It appears that CNN’s “Michelle mania” has reached a new level. After referring to the Obamas as the “royal family of the United States” on April 1, the network conducted a web “quick vote” on Monday on whether the first lady should run for her husband’s position in 2020.
The results, however, did not bode well for “mighty Michelle,” as one guest on CNN labeled Mrs. Obama. Before the poll was taken down, 83% were opposed to the idea, while 17% were in favor. As the graphic states plainly, it is not a scientific poll.
As much as this “Michelle mania” is apparently running rampant abroad, as the network would lead you to believe from these reports, these results may mean that “America’s unofficial royalty” have some obstacles to overcome before any political dynasty could become a reality.
It is always interesting to see the Democratic pot calling the Republican kettle black and here we have only the latest example of that with Obama's top advisor attacking former Vice President Dick Cheney for his outspoken position on the failures of the Obama administration's early efforts in office. But, as advisor David Axelrod was attacking Cheney, there doesn't seem to be any memory on the part of CNN or Axelrod of the wild-eyed, fire-breathing attacks made by former Vice President Al Gore on President George W. Bush in the years after the 2000 election.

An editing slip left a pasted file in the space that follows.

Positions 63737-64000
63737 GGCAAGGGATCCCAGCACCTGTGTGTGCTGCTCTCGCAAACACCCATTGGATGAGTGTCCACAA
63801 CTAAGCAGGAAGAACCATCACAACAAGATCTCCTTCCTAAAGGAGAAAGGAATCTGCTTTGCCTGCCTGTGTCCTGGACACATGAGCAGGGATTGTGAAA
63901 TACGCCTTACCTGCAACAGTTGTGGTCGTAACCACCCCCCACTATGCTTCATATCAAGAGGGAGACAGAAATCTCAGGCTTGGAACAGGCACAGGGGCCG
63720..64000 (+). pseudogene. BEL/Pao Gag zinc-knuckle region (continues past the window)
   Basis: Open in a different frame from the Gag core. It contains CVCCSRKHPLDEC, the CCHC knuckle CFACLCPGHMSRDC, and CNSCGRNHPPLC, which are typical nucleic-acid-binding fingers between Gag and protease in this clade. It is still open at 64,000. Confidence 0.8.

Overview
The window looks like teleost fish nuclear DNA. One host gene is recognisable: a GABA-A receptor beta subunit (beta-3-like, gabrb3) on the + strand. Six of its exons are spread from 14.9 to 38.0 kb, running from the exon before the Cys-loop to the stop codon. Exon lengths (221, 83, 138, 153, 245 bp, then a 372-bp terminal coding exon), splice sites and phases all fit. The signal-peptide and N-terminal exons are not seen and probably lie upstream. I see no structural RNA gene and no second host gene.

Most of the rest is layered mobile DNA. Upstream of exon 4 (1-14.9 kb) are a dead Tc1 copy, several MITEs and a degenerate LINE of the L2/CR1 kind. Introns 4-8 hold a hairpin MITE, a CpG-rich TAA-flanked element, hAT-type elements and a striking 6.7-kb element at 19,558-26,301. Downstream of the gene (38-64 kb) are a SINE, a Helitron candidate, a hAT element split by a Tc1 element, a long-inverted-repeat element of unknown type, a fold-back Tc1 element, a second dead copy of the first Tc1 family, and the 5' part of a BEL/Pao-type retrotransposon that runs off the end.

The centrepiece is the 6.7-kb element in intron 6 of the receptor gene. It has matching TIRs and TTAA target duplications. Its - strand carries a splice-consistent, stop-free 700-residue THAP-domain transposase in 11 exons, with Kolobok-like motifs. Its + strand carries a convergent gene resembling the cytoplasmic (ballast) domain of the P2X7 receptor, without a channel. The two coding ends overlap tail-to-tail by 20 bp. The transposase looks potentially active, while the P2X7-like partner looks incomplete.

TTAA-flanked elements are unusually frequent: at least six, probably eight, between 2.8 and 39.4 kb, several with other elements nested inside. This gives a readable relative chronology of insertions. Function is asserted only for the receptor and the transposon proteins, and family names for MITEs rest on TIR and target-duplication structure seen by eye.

On CNN's State of the Union with host John King, David Axelrod scolded Dick Cheney for not behaving like a "statesman" over the former vp's statements that the country is becoming less safe because of Obama's policies.